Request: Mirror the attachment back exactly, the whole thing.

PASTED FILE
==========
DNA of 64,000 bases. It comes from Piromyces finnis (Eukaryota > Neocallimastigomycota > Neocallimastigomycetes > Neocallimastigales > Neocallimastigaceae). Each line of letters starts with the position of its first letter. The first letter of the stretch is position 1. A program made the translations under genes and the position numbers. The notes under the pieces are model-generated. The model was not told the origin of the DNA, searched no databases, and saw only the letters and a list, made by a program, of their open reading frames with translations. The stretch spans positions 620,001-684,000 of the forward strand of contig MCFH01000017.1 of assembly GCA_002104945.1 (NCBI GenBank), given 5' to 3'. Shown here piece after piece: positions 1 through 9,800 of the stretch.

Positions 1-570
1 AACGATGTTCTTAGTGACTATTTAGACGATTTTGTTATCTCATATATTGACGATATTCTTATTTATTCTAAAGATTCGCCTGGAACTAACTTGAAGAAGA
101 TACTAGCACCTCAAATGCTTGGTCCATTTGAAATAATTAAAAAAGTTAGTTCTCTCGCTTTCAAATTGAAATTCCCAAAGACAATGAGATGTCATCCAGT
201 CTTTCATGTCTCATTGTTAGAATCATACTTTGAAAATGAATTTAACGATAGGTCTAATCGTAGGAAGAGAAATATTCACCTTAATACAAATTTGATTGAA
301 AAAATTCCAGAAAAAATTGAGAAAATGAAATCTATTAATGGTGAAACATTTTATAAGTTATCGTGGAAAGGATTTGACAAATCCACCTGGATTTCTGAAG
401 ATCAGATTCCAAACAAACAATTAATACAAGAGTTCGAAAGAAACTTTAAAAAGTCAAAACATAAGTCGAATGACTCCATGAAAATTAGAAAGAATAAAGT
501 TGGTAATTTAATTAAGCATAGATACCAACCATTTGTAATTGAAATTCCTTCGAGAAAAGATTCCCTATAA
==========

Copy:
DNA of 64,000 bases. It comes from Piromyces finnis (Eukaryota > Neocallimastigomycota > Neocallimastigomycetes > Neocallimastigales > Neocallimastigaceae). Each line of letters starts with the position of its first letter. The first letter of the stretch is position 1. A program made the translations under genes and the position numbers. The notes under the pieces are model-generated. The model was not told the origin of the DNA, searched no databases, and saw only the letters and a list, made by a program, of their open reading frames with translations. The stretch spans positions 620,001-684,000 of the forward strand of contig MCFH01000017.1 of assembly GCA_002104945.1 (NCBI GenBank), given 5' to 3'. Shown here piece after piece: positions 1 through 9,800 of the stretch.

Positions 1-570
1 AACGATGTTCTTAGTGACTATTTAGACGATTTTGTTATCTCATATATTGACGATATTCTTATTTATTCTAAAGATTCGCCTGGAACTAACTTGAAGAAGA
101 TACTAGCACCTCAAATGCTTGGTCCATTTGAAATAATTAAAAAAGTTAGTTCTCTCGCTTTCAAATTGAAATTCCCAAAGACAATGAGATGTCATCCAGT
201 CTTTCATGTCTCATTGTTAGAATCATACTTTGAAAATGAATTTAACGATAGGTCTAATCGTAGGAAGAGAAATATTCACCTTAATACAAATTTGATTGAA
301 AAAATTCCAGAAAAAATTGAGAAAATGAAATCTATTAATGGTGAAACATTTTATAAGTTATCGTGGAAAGGATTTGACAAATCCACCTGGATTTCTGAAG
401 ATCAGATTCCAAACAAACAATTAATACAAGAGTTCGAAAGAAACTTTAAAAAGTCAAAACATAAGTCGAATGACTCCATGAAAATTAGAAAGAATAAAGT
501 TGGTAATTTAATTAAGCATAGATACCAACCATTTGTAATTGAAATTCCTTCGAGAAAAGATTCCCTATAA